Understanding the Differences in Canada Criminal Record Searches

March 7, 2019 Accurate Background


You’ve narrowed down your hiring search and found the candidate most qualified for the position. You are aware you now need to verify the candidate’s criminal history in Canada and need to add a new Canadian criminal background check to your screening program. Alternatively, you are already running national criminal record searches in Canada, but aren’t exactly sure what information your criminal background check is searching for. We’ve compiled a “cheat sheet” for understanding the different levels of crimes reported in Canada as well as the types of criminal background checks available within the country.

How crimes in Canada are classified: 

  • Indictable Offenses: These are the most serious offenses. The maximum penalty can include life in prison. This offense requires a fingerprint to be taken.
  • Summary Conviction Offenses: These are less serious offenses. The maximum penalty is usually up to six months jail time and/or a $5,000 fine, although other penalties may be assessed. The maximum incarceration is 6 months and may be limited to fines or probation.
  • Hybrid Offenses: Can be prosecuted as either Summary or Indictable level offenses, which is decided by the Crown prosecutor. A majority of crimes are classified as Hybrid Offenses. Hybrid Offenses require a fingerprint to be taken.

Non-reportable convictions: 

Record Suspensions were formerly called a “Pardon”. Depending upon the level of conviction and the specific crime, some convictions become eligible for a Record Suspension if the individual has completed their sentence and has demonstrated good conduct. If an individual has received a Record Suspension, they do not need to reveal that criminal record on most employment or tenant screening applications and in most cases these records will not be reported to the background check company.

Criminal searches available in Canada: 

In most countries, criminal searches are either offered at the national level, or the local level, but not both.  Canada is one of the few countries where the national and local checks are available.

The National criminal record is obtained from the Canadian Police Information Center (CPIC) and covers all provinces and territories within Canada. Background screening providers may not access the CPIC directly and must gather this information from Canadian law enforcement. While the search is national in scope, it does not include all levels of offenses. It only contains records which require a fingerprint, meaning only Indictable and Hybrid offenses are in the database.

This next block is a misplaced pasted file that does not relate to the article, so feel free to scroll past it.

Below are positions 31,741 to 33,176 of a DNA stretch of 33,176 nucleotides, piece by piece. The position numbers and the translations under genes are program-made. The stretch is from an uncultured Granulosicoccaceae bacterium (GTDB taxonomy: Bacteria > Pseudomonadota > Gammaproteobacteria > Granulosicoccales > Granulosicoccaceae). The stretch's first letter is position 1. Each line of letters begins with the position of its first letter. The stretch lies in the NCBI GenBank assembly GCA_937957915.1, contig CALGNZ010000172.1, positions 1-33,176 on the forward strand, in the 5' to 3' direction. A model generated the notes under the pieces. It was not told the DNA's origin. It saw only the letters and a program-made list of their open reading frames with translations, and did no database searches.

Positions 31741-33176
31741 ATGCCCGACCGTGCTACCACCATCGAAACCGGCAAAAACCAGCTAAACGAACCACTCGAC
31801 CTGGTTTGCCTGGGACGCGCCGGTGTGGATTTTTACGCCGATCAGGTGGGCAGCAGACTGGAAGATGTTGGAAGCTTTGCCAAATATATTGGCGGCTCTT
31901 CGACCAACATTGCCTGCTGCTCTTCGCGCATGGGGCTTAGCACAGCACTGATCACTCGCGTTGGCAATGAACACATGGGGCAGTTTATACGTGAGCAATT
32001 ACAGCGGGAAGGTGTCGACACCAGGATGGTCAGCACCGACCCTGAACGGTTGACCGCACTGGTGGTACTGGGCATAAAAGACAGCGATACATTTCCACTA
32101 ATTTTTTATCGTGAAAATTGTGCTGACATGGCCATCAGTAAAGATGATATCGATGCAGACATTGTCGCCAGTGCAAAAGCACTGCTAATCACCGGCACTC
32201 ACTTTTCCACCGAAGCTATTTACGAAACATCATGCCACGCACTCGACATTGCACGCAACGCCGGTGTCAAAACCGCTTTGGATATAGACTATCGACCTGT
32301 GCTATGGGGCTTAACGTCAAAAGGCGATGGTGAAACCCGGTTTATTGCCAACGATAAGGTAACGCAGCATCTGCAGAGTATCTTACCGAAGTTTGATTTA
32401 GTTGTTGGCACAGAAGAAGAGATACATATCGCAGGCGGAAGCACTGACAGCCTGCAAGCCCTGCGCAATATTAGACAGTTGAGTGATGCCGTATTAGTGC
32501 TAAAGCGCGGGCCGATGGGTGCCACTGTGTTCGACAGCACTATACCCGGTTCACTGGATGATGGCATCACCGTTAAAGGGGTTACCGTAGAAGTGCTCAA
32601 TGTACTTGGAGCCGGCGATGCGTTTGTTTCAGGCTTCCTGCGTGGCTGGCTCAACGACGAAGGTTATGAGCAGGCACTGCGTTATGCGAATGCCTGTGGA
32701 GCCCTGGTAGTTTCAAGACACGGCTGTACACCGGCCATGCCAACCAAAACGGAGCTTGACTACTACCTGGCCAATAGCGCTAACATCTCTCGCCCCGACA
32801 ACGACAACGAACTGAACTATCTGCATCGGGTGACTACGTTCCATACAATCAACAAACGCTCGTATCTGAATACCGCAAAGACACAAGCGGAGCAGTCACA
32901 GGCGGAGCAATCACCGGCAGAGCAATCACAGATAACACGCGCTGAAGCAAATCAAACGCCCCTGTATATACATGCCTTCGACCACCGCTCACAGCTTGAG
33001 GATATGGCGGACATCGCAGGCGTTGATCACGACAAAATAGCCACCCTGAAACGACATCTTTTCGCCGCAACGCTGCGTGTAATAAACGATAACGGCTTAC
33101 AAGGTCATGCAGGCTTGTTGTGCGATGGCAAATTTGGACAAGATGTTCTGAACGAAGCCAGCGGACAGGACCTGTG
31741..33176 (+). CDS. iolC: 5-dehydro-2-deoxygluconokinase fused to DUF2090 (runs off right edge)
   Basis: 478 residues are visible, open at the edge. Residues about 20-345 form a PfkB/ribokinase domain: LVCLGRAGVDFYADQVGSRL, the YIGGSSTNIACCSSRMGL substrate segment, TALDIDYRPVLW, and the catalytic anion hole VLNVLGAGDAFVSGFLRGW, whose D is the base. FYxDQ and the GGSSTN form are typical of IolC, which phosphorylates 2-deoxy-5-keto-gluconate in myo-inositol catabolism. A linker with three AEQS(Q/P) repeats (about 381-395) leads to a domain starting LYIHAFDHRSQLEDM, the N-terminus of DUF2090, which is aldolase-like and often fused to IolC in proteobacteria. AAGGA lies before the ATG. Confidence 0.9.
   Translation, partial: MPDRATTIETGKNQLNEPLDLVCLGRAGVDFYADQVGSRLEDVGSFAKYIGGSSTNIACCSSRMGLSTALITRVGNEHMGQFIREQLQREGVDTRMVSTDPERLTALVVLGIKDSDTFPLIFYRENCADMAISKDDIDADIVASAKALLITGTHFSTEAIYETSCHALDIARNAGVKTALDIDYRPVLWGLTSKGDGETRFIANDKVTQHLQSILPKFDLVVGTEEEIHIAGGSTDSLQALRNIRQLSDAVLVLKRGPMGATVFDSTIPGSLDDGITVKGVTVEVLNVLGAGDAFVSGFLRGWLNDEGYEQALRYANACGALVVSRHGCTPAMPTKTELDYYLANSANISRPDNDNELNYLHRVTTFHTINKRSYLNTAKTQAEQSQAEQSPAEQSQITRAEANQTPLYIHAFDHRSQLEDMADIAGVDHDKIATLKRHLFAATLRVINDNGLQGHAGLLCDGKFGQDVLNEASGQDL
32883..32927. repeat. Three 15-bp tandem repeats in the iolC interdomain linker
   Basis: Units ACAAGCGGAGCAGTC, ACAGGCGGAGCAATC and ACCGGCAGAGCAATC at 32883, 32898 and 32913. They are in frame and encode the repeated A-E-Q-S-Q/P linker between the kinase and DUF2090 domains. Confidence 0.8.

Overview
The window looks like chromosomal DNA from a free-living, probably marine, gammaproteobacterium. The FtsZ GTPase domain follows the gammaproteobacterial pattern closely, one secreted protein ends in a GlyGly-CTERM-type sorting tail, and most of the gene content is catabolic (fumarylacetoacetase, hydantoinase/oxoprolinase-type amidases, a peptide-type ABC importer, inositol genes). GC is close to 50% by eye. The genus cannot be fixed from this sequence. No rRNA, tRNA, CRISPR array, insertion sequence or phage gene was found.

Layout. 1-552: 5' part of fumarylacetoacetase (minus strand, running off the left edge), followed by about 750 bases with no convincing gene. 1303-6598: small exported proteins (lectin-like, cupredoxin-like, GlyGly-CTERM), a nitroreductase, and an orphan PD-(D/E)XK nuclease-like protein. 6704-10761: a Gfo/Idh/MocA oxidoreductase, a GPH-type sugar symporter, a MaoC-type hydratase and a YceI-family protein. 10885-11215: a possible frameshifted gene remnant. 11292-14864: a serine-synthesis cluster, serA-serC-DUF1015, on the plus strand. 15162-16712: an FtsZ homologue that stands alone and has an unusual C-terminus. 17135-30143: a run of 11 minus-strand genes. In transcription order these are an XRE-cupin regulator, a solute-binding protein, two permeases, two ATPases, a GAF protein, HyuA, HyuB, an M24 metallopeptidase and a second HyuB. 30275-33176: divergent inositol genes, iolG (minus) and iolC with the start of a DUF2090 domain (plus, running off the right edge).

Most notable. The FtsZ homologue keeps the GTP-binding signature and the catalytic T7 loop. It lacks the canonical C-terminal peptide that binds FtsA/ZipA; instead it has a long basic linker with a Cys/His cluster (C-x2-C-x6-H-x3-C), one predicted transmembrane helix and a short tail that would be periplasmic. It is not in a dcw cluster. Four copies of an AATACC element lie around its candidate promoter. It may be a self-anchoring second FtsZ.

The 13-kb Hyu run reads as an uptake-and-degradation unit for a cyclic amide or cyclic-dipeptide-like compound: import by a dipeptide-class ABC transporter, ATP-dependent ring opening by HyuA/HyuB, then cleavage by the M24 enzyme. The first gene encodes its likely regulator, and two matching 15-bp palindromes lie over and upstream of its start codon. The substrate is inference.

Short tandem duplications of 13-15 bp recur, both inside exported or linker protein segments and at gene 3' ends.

This search generally has a fast turnaround time and only requires an identification verification from the candidate to conduct the search (i.e. passport, birth certificate, identification card).  However, if there is a potential record found, the candidate must provide fingerprints to establish a positive ID before the details of the record are returned. This fingerprint process incurs additional costs and can frequently take weeks.

Provincial search is an address-based search covering a province. All three levels of criminal convictions can be reported: Indictable, Hybrid, and Summary offenses.

Unlike the National search, the Provincial search returns full details of found offenses, including summary level convictions. The employer must obtain consent from the subject and must keep it on file according to local jurisdictional requirements. A standard background screening consent, meeting local requirements, is sufficient.

Each search has its own advantages and disadvantages, making it important to understand the differences when deciding on the type of Canada criminal search for your screening program. Generally speaking, a National search provides easy access to broadest coverage and is relatively fast. However, it can pose challenges if the candidate population has a high percentage of potential records such that the fingerprint process is frequently used. Provincial searches allow you to more easily gain access to detailed criminal history, but they take longer and only cover a single province. If multiple provinces need to be searched, it may cost more to cover the candidate’s address history. Ultimately, it is important to discuss your options in-depth with your legal team to determine your risk exposure and check with your Canada criminal record search provider on what options are available to you based on their service offerings.

*The information provided above is strictly for educational purposes. It is not intended to be legal advice, either expressed or implied. Accurate Background recommends that you consult with your legal counsel regarding all employment regulations. 

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